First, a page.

Cox: We’re Not Responsible For Pirating Customers

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Cox Communications, one of the largest Internet providers in the United States, says that it's not liable for pirating customers. The ISP is being sued by two music publishers for failing to disconnect copyright infringers. According to Cox, however, these claims don't hold.

cox-logoFor more than a decade copyright holders have been sending ISPs takedown notices to alert account holders that someone’s been using their connection to share copyrighted material.

These notifications have to be forwarded under the DMCA law and are meant to deter Internet subscribers from sharing unauthorized material.

Cox Communications is one of the ISPs that forwards these notices. The ISP also implemented a strict set of rules of its own accord to ensure that its customers understand the severity of the allegations.

According to some copyright holders, however, Cox’s efforts are falling short. Last month BMG Rights Management and Round Hill Music sued the ISP because it fails to terminate the accounts of repeat infringers.

The companies, which control the publishing rights to songs by Katy Perry, The Beatles and David Bowie among others, claimed that Cox has given up its DMCA safe harbor protections due to this inaction.

The case is a critical test for the repeat infringer clause of the DMCA and the safe harbor protections ISPs enjoy.

Today Cox replied (pdf) to the complaint, denying pretty much all allegations put forward by the music publishers. In addition, the ISP briefly outlined various defenses it submits in reply.

The company argues that the claims against the company are barred for a wide range of reasons. Cox had no knowledge of the infringements, for example, and never had the intent to induce, profit from, or materially contribute to piracy conducted by its customers.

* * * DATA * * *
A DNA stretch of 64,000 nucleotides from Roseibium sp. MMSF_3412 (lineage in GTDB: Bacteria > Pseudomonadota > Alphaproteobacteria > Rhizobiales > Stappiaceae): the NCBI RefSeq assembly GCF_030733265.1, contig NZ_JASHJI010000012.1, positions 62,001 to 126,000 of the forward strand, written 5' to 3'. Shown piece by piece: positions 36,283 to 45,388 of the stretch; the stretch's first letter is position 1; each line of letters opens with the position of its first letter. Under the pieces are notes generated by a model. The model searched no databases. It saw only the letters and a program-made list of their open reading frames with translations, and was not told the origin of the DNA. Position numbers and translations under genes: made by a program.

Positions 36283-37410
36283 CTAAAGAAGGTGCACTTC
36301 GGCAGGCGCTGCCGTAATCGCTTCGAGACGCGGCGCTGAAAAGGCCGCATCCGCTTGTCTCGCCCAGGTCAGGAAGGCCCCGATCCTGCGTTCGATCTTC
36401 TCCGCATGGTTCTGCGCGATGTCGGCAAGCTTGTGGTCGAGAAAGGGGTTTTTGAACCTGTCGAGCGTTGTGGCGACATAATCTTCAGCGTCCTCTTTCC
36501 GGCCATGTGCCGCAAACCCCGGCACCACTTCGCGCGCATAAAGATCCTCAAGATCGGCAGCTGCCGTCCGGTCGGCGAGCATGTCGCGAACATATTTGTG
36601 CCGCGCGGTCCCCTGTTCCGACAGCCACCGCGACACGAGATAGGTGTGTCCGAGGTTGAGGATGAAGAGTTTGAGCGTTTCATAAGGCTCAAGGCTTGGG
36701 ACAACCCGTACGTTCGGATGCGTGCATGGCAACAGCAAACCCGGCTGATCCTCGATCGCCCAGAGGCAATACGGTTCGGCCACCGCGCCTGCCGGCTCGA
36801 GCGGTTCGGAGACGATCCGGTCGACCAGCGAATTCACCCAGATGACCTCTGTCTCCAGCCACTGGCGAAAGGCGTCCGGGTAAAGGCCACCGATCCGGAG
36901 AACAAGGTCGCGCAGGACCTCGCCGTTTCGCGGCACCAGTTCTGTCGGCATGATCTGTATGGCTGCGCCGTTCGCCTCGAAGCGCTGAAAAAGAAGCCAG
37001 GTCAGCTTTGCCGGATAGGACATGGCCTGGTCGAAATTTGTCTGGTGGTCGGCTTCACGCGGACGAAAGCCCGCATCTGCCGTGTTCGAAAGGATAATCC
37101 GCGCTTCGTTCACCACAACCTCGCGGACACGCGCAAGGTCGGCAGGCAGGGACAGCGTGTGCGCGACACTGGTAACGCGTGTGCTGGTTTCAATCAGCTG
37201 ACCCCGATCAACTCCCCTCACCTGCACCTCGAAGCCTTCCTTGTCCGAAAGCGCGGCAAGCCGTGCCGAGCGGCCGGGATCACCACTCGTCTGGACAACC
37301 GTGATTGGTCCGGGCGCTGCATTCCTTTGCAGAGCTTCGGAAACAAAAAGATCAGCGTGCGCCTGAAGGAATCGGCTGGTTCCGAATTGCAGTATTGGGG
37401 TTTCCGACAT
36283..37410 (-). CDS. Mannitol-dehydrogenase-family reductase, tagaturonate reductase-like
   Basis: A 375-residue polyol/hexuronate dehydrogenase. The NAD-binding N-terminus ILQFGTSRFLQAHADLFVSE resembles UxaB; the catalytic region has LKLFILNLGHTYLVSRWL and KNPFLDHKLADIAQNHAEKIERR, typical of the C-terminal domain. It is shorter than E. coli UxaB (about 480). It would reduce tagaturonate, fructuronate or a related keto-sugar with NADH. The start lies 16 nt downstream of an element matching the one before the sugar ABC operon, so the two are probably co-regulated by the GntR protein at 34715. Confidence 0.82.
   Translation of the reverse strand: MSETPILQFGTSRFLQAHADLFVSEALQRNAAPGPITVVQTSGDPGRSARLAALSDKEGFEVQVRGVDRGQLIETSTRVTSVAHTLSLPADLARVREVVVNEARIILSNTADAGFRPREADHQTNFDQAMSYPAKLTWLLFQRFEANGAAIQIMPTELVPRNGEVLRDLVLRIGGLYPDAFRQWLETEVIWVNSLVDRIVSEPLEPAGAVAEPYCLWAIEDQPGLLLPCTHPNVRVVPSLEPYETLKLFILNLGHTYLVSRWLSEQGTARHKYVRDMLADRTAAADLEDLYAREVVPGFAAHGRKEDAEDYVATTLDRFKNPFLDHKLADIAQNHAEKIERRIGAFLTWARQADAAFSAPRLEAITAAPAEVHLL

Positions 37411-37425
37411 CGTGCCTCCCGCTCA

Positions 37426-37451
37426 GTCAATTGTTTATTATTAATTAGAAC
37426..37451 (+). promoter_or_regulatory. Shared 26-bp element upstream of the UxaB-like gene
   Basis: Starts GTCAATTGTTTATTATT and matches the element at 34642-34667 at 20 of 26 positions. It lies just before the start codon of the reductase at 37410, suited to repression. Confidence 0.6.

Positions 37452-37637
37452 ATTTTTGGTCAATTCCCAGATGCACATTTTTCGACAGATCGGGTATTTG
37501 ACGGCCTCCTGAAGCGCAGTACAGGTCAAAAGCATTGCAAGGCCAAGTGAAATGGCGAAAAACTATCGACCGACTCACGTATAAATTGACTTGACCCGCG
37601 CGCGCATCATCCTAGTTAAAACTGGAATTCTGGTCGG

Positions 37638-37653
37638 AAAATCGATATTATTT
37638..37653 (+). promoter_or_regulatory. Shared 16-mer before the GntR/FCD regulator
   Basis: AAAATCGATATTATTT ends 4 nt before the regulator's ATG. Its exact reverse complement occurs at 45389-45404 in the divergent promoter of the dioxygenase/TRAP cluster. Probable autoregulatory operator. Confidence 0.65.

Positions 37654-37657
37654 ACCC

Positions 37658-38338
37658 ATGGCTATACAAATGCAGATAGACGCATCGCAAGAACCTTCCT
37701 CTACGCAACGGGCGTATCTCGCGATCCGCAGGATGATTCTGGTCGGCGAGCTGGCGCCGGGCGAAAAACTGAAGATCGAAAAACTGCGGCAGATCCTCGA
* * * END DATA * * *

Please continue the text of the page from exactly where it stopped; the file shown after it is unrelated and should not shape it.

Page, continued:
In addition the ISP notes that the claim of vicarious liability falls flat because the company has no controlling (Respondeat superior) relationship with its customers.

While the responses are very brief, and have yet to be detailed in the future, Cox also argues that the music publishers may not have the proper copyrights to some of the works that are at stake.

“Plaintiffs’ claims are barred to the extent they do not own copyrights in the works underlying their claims,” they note,

In addition, Cox’s lawyers argue that “the doctrine of copyright misuse” bars their claims, suggesting that BMG and Round Hill Music used abusive or improper practices in exploiting or enforcing copyright.

The latter may refer to the settlement schemes the publishers are engaged in together with Rightscorp. A few weeks ago Rightscorp and its clients were sued for fraud, harassment and abuse for their controversial anti-piracy actions.

The case will now move forward with both sides substantiating their claims during the months to come. Given the importance of the issue at hand it wouldn’t be a surprise if other ISPs and web services such as Google also chime in.

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